Unfortunately, not all characters travel with equal success. In Spanish, Mrs. Allen seems to be more of a fat sigher of sighs than in the original. For one thing, she is called a very fat lady, a judgment that does not appear in the original (at least in my copy; perhaps it did in the translator’s). That judgment may be true about her head, but not necessarily about her body. In Spanish, she expresses her sorrow at Catherine’s not dancing, whereas in English, more in character, she simply blathers on about the same subject placidly. What makes Mrs. Allen Mrs. Allen is not her maudlin sentiment but her colourlessness.
John Thorpe, also, loses a bit in translation. In English he has a plain face and ungraceful form, but in Spanish only a common appearance – more abstract and less telling than in the original. Of course he does not break forth with an “Oh, D – –!” Rather, he expresses his feelings of outrage and nonsense with “Qué barbaridad,” a phrase I have heard spoken by genteel ladies.
Catherine’s translation is of mixed success. Right at first – perhaps to make the later butterfly more beautiful – she is uglified more than the original would warrant. Whereas Jane Austen tells us that her features were in general very plain, the translator says they all lacked in physical beauty. Her body in Spanish is excessively skinny, not the rather touching thin and awkward of the original. She has, surprisingly, not strong but inexpressive features. In short, the Spanish version pronounces, she lacked absolutely in beauty. We can’t help feeling that that’s not fair to our Catherine, and it misses the point of her ordinary, but promising, nature.
Certain unfortunate omissions change certain aspects of her personality, as well. We are not told of her fear of opposing the opinion of a self-assured man; thus we don’ see how she can be under the control of John Thorpe. Nor do we see the effect of another influence upon Catherine when the subtle touch of her being fearful of Isabella’s smile is omitted altogether.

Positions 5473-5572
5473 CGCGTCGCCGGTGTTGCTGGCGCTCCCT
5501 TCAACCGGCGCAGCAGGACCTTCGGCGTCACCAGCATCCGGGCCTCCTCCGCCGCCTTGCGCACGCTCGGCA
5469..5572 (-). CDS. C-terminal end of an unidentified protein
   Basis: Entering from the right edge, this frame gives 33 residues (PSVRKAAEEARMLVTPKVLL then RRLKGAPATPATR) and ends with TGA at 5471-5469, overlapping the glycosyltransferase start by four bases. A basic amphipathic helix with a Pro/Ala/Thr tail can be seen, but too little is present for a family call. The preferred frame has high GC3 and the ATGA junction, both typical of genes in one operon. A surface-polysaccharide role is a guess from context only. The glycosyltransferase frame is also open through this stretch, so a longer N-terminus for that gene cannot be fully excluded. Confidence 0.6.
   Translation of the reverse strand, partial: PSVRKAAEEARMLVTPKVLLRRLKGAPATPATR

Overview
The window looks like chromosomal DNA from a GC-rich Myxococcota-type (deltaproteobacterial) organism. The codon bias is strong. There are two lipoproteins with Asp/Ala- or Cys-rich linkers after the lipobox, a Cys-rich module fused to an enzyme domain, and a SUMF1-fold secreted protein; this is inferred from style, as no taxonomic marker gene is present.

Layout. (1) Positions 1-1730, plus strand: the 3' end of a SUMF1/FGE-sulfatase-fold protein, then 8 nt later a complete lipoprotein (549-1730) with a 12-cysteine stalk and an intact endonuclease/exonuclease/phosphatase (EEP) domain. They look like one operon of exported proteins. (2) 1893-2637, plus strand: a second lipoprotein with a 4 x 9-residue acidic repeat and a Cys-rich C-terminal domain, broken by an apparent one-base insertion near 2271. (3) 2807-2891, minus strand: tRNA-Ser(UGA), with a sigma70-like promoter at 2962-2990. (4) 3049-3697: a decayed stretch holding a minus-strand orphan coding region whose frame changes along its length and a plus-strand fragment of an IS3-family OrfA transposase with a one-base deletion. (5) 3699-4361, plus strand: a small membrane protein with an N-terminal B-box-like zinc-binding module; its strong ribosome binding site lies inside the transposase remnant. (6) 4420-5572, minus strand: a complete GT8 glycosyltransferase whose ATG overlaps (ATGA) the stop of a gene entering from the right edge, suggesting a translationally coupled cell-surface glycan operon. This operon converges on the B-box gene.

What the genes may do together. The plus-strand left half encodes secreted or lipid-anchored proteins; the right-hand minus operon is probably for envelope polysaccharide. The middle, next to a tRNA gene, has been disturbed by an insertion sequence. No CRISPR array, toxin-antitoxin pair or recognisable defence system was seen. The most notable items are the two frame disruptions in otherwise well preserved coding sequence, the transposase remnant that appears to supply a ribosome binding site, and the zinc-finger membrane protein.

Another kind of disappointment is the simple error. Though the following example may have resulted from late-night translator’s exhaustion, to say that the Chapel of St. Anthony is two minutes, not two miles, away does result in the loss of one of Henry’s exaggerated romantic fantasies. Still another probably results from unfamiliarity – explainable, to be sure – with English literature when Camilla, Cecilia, and Belinda become the names of readers of novels rather than their titles. And the translator betrays a lack of knowledge of that monument of British education, the Merchant Taylors’ school, when she says that Edward Thorpe is not studying at Merchant Taylors’ but rather is living in the home of a businessman named Taylor.
The most disappointing feature, however, is the missed irony. Fortunately our text does not have any passage that falls with quite such a clunk as does the first sentence of the latest – and very popular – Sarpe edition of Pride and Prejudice mentioned earlier. Here is a direct translation back into the parent language: “It is a truth recognized by everybody that a bachelor owner of a large fortune has to feel some day the necessity of getting married.” Fortunately, Northanger Abbey does not have any passages so universally acknowledged as classics of irony whose mistranslation should so disappoint.
One does wonder, though, if the translator could see the smile playing about the lips of the author when she wrote that a family often children “will always be called a fine family when there are heads and arms and legs enough for the number” – for she leaves the whole passage out. She leaves out, also, the anti-heroic apostrophe “What a strange, unaccountable character!” referring to young Catherine. She does not include the shocking truth about prosaic Fullerton that “There was not one lord in the neighbourhood – no, not even a baronet.” In short, we miss the delicious vision of Catherine as a romance heroine manqué.
Henry Tilney’s fine ironic view is not always present, either. His statement “That little boys and girls should be tormented is what no one at all acquainted with human nature in a civilized state can deny” is simply not there; perhaps the translator considered the statement too shocking for a clergyman to make and omitted it. The delightful irony of linking the romantic and heroic with the mundane is also missed when the statement “neither robbers nor tempests befriended them” becomes “they were not surprised by thieves nor battered by storms.”